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Subject:  Re: Treasury Zero-Percent Cert of Indebtedness ? Date:  2/27/2005  2:15 PM
Author:  Mark0Young Number:  11940 of 35576

I think Paul misunderstood what C of I's are.

C of I's serve as a way to hold cash at TreasuryDirect without locking up that cash in a Savings Bond.

I can think of a couple places where a C of I may be useful:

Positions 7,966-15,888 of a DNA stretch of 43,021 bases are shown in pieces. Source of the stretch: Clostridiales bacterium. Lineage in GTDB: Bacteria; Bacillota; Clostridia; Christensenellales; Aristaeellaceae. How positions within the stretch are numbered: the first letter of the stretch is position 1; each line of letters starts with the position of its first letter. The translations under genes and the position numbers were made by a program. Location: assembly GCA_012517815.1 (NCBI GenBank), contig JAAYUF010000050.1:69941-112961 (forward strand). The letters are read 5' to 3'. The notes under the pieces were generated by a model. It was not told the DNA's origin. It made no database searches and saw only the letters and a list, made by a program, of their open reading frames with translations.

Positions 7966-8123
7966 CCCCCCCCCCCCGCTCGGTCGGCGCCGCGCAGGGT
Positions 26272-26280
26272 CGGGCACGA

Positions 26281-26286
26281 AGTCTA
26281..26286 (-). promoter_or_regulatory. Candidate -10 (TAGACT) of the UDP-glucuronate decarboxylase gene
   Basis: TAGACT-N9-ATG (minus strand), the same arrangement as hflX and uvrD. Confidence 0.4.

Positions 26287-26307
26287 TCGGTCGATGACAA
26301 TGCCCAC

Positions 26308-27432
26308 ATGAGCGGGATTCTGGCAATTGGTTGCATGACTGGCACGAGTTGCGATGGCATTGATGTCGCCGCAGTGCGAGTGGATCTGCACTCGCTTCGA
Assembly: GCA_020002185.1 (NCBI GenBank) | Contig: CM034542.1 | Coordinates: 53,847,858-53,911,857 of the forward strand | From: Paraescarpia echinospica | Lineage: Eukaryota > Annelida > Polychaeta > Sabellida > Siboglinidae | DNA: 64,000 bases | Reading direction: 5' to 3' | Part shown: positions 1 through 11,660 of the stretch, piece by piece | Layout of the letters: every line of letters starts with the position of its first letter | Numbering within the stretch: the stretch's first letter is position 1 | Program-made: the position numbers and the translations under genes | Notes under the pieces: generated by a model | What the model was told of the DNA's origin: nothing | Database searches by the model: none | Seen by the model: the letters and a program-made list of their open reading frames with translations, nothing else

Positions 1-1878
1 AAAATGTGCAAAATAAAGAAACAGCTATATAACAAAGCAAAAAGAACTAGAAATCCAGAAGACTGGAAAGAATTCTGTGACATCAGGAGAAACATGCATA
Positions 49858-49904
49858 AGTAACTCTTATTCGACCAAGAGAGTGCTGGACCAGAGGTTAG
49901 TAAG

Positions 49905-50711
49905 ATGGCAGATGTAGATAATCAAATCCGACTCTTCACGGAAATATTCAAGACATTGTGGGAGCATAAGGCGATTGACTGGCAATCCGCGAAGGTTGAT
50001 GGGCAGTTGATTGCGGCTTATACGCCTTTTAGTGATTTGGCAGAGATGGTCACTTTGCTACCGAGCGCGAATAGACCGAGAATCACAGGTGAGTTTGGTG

1. The employer uses payroll withholding to fund your TreasuryDirect account. However, your employer doesn't know the details of how you want your Savings Bonds registered. So, instead of buying Savings Bonds, the money goes into C of I. Once you have at least $25 in C of I (the minimum purchase price of either an I-Bond or an EE-Bond at TreasuryDirect is $25), you can then use that to purchase your Savings Bond using whatever registration available to you (e.g., you might want to rotate beneficiaries between your children) and decide whether you want to purchase an I-Bond or an EE-Bond.

2. You want to schedule regular direct debits of your checking account, but yo